Interactive Investor

Market snapshot: have we reached an inflection point? 

27th June 2022 08:40

Richard Hunter from interactive investor

After months of significant losses and volatility, there now appear some reasons to be positive. Our head of markets examines the possible impact on investor sentiment.

Strong trading sessions on Friday capped a week of gains for global markets, as investors continue to mull the state of play with impacts of monetary tightening.

The more recent relief in sentiment has resulted in a number of factors suggesting that an inflection point may have been reached.

On the one hand, the recent slide in commodity prices – such as copper having fallen some 25% from its recent peak in March – has eased some inflationary concerns, while oil has also reigned in gains despite the obvious current demand/supply imbalance.

In addition, there are occasions when bad news can be good news. A record low in US consumer confidence level raised hopes that the Federal Reserve may begin to consider a lighter touch in its approach to tightening after the likely July hike. It also raised the possibility that the so-called “terminal rate” may be approaching, with the current consensus being that rates will reach 3.5% by March next year, down from a previous estimate of 4%.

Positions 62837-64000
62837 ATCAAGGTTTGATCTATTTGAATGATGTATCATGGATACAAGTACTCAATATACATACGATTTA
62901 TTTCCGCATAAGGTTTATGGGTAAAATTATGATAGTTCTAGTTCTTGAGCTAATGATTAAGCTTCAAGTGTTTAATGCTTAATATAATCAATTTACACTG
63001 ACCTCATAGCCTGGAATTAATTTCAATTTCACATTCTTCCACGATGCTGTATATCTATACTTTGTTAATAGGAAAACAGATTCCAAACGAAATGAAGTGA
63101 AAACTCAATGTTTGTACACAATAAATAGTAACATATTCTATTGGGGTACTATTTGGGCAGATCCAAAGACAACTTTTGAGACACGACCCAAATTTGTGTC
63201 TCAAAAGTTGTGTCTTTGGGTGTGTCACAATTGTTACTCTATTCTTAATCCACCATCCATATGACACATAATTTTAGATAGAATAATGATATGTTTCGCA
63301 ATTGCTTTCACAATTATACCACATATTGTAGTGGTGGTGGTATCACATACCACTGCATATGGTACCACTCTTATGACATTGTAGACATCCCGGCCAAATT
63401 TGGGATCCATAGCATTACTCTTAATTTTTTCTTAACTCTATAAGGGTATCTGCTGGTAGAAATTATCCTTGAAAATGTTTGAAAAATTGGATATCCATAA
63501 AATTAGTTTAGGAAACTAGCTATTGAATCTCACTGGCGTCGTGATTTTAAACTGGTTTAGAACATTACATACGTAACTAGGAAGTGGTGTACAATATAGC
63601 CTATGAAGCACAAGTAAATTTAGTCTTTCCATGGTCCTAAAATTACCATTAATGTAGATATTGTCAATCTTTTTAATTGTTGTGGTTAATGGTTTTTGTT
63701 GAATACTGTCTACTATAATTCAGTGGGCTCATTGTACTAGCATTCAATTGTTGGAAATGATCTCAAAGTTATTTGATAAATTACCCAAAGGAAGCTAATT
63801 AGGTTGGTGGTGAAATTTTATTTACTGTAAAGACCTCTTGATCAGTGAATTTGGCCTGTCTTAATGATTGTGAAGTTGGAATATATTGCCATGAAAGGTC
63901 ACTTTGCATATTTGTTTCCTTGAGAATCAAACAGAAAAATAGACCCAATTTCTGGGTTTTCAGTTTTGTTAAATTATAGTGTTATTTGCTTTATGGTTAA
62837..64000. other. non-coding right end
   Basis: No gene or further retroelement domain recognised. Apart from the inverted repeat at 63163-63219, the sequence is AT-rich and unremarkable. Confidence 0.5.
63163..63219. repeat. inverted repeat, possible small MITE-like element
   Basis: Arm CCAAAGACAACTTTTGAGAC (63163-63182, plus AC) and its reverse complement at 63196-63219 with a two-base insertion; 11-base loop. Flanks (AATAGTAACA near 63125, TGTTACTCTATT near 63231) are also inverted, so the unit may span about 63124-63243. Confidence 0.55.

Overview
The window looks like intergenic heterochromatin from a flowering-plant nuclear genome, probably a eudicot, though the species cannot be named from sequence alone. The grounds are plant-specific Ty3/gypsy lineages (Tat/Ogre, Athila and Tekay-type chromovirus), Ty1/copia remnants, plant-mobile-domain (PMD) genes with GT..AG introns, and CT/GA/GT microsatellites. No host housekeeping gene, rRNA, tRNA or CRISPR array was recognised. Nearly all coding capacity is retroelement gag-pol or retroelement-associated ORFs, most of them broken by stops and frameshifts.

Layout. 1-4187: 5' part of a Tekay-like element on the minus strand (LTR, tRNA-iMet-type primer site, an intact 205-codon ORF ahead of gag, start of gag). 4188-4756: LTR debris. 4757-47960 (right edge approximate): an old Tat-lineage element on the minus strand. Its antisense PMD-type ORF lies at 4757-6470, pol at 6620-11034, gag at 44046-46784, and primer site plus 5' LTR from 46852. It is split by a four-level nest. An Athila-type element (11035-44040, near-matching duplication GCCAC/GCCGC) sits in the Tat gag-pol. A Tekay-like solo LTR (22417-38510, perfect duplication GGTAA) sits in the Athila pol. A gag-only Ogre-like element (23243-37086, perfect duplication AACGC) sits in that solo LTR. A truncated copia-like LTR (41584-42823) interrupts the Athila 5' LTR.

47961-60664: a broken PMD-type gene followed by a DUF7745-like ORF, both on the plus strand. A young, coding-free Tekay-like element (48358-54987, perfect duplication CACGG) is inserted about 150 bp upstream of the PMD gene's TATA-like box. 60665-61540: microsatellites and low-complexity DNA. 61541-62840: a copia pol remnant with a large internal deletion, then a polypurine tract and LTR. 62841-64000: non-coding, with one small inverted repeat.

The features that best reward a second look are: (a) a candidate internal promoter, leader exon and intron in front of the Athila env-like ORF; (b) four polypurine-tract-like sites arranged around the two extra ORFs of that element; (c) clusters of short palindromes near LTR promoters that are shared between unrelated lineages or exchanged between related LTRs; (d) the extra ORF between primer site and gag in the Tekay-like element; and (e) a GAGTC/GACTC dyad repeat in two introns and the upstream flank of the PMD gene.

With the larger US banks receiving a boost after having comfortably passed the latest set of stress tests, and with the possibility of another spike in prices generally as the quarter-end rebalancing comes into focus, there could be room for manoeuvre in terms of further gains.

Even so, investors will need more evidence that the current stabilisation reflects the market having found a bottom, as opposed to simply being oversold, and the main indices still remain sharply lower. In the year to date, the S&P500 is still down by 18%, the Dow Jones by 13% and the Nasdaq by 26%.

The positive vibe spilled over into Asian markets overnight, which were also helped along by some economic data from China, which showed that its industrial profit fell by a lesser margin in May. With production starting to resume, the decline in profit of 6.5% compared with 8.5% in April, there is some hope that China may also have turned a corner.

The FTSE100 was also higher in early exchanges, with generally improving sentiment raising all boats.

The levelling off of the oil price and commodities slide have weighed against the index most recently given its heavy general exposure, although losses have been marginal in comparison to the more severe losses seen by some global peers.

The premier index now stands down by just 2% in the year to date, still potentially under pressure and yet remaining attractive to international investors on valuation grounds.

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